Manchester United's owners the Glazer family have never denied Sir Alex Ferguson transfer funds, says vice-chairman Ed Woodward

 

Manchester United did not miss out on signing the Brazilian midfielder Lucas Moura because of a lack of transfer funds and the Glazer family have never denied Sir Alex Ferguson the resources to sign a player, the club’s vice-chairman Ed Woodward said today.

In a wide-ranging interview on the club’s ownership structure two months after the Glazer family floated ten per cent of the club on the New York Stock Exchange, Woodward, who runs the club’s London-based commercial operation, said that servicing the owners’ debt had no impact on United’s transfer policy.

The battle-lines over the Glazer ownership, now in its eighth year, are well established, with fierce opposition from sections of the United support and despair among fans’ groups at the estimated £500m that has gone on servicing the debt, as well as legal fees connected to the 2005 takeover.

United’s relatively low impact in the transfer market in recent years - a trend which changed to a degree in the summer with the signing of Robin van Persie and Shinji Kagawa among others - has also raised suspicions that the servicing of the Glazers’ debts have restricted Ferguson in the transfer market.  Moura, 20, eventually signed a deal that will see him join the Qatari-funded Paris Saint-Germain in January.

Woodward said: “The Glazers have never said ‘No’ to Sir Alex’s request for a player. There is no difference between staying as a plc [the corporate structure of the club pre-May 2005] or the Glazer takeover in terms of the team on the pitch.”

Woodward said that capacity crowds at Old Trafford were an indication that the majority of supporters were happy with the club and the considerable successes of the last seven years. “We do have a majority of very happy set of fans because of what happens on the pitch,” he said. “The purchase of Robin van Persie was an example of Sir Alex buying players and always being allowed to buy players he wants.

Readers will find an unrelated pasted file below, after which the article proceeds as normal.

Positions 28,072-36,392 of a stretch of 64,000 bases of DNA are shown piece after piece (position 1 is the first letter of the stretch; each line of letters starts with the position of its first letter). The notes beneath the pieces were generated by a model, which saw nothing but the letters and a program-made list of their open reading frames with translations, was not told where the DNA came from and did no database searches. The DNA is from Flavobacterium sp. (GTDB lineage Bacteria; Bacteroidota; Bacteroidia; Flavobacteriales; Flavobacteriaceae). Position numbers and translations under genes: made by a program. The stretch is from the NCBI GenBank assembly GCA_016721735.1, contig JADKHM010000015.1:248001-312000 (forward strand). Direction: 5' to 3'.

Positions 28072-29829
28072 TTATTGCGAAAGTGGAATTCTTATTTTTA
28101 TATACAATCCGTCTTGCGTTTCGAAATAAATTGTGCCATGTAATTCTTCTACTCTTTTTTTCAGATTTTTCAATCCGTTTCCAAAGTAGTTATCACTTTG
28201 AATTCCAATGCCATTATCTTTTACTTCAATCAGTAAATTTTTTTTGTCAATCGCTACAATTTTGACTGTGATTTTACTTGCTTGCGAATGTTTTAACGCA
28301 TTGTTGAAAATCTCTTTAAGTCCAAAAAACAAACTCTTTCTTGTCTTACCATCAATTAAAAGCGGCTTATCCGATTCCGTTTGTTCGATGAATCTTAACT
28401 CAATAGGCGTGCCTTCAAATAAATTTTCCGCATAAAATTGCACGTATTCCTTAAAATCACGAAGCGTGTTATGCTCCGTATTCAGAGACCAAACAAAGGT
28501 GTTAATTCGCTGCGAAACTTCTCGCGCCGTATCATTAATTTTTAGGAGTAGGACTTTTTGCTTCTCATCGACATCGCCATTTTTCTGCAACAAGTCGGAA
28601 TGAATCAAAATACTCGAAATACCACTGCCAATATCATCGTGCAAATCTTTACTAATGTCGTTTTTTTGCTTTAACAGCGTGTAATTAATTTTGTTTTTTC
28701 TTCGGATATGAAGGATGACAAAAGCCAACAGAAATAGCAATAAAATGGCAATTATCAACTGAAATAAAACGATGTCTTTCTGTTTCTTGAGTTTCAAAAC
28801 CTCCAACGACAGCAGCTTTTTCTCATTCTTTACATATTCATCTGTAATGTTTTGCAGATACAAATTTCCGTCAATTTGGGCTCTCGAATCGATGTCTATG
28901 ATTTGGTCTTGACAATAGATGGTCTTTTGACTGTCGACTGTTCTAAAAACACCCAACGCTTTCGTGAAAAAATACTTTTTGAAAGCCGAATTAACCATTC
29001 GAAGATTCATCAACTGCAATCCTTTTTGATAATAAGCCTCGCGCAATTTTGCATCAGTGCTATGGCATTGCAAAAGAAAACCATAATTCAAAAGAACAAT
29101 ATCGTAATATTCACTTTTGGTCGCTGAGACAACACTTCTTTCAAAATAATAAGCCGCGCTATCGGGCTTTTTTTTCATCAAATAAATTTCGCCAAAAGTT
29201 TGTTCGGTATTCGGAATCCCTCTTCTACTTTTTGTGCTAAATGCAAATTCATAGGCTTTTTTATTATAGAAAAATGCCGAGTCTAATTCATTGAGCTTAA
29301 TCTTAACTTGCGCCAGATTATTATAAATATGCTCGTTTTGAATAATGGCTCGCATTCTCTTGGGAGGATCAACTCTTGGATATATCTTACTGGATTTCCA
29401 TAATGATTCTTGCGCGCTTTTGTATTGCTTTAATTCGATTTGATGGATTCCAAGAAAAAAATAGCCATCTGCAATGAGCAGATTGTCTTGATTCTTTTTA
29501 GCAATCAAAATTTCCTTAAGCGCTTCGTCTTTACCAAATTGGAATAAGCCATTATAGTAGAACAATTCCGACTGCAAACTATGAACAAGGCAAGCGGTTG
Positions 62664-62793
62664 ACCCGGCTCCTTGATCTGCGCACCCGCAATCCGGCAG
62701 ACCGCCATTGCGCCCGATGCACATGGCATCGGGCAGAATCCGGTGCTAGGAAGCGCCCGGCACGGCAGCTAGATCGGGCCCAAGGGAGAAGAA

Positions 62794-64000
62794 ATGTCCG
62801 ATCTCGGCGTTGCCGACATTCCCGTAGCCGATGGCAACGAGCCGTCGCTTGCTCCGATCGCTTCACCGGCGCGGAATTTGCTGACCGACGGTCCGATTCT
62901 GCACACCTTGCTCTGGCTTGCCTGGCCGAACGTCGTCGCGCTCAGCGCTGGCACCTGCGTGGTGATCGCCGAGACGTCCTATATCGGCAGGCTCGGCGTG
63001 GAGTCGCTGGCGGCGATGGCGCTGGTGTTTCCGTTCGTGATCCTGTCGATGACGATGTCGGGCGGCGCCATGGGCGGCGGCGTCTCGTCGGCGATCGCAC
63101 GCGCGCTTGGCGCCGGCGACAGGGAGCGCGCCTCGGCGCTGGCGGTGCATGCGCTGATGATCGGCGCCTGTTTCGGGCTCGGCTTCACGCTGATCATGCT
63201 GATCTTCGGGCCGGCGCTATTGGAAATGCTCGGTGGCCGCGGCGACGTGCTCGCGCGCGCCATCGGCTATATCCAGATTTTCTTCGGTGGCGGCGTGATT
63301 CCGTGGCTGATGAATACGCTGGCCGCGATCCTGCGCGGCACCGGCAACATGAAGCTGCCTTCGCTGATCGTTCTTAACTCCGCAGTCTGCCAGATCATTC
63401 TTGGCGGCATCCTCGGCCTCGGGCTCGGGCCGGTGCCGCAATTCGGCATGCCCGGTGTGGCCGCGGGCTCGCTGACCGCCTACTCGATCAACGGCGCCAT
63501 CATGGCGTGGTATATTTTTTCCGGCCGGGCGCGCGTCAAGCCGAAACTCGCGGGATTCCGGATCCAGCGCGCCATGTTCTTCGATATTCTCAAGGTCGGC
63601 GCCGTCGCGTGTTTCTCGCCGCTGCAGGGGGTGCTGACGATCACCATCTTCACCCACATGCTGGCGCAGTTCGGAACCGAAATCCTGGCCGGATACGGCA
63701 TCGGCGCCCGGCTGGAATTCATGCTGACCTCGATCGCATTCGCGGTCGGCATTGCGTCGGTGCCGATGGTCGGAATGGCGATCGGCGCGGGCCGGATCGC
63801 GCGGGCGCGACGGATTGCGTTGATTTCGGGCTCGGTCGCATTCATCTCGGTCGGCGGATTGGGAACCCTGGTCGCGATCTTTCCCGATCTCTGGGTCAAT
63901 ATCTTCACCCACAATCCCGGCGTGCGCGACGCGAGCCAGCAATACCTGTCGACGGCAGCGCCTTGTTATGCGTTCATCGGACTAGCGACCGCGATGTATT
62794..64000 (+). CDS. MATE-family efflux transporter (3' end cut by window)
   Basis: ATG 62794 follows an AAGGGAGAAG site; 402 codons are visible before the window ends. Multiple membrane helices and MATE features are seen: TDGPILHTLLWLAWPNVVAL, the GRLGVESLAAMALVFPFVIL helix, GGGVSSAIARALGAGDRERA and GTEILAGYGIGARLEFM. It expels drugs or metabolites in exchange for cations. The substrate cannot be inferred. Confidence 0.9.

“There was no secret about bidding for Lucas and three years ago trying to buy [Karim] Benzema. The money has always been made available to him. That is the disconnect [with the supporters]. There is a thought that if ‘X money’ has gone out the door - ignoring the extra money that has come in [through increased commercial revenues] which you should argue should be counted – it would have been spent on players. But it wouldn’t.”

He added that despite opposition to the Glazer takeover, which was financed with £525m of debt loaded directly into the club, the current level of debt – around £360m – was sustainable.

Woodward said that there was a need to “communicate” better with fans. The Glazer family have so far done one interview – Joel Glazer, with MUTV, on the day of the takeover.

The club’s aggressive new approach to sponsorship has landed them the most lucrative shirt sponsorship deal in football history with Chevrolet – £350m over seven years, starting in the 2014-2015 season – as well as a number of deals based on “segmentation” of territories and products. Recent deals include a Japanese soft drinks manufacturer and an Azerbaijan telecoms company.

As a result, Woodward said, annual commercial revenues have grown by £100m since the Glazer takeover. Ferguson himself has argued in recent years that there has been “no value” in the transfer market. Woodward said that he would not discuss why certain potential transfer targets had not joined the club but denied that funds had never been an issue.

He said: “I’m not the person who manages the football team. Sir Alex and David [Gill, chief executive] have their own views as to the players they want to go after and who Plan B might be if they are not comfortable with certain levels ... that is all discussed with Joel [Glazer, chairman] and signed off with the three of them on the phone in a quick manner.

“It can be a whole raft of reasons [that a player does not sign]. It can be the change in the players’ attitude through the negotiations. It can be an agent getting involved in a certain way that changes things. Or someone turning their head for a different reason, and all these things can happens.”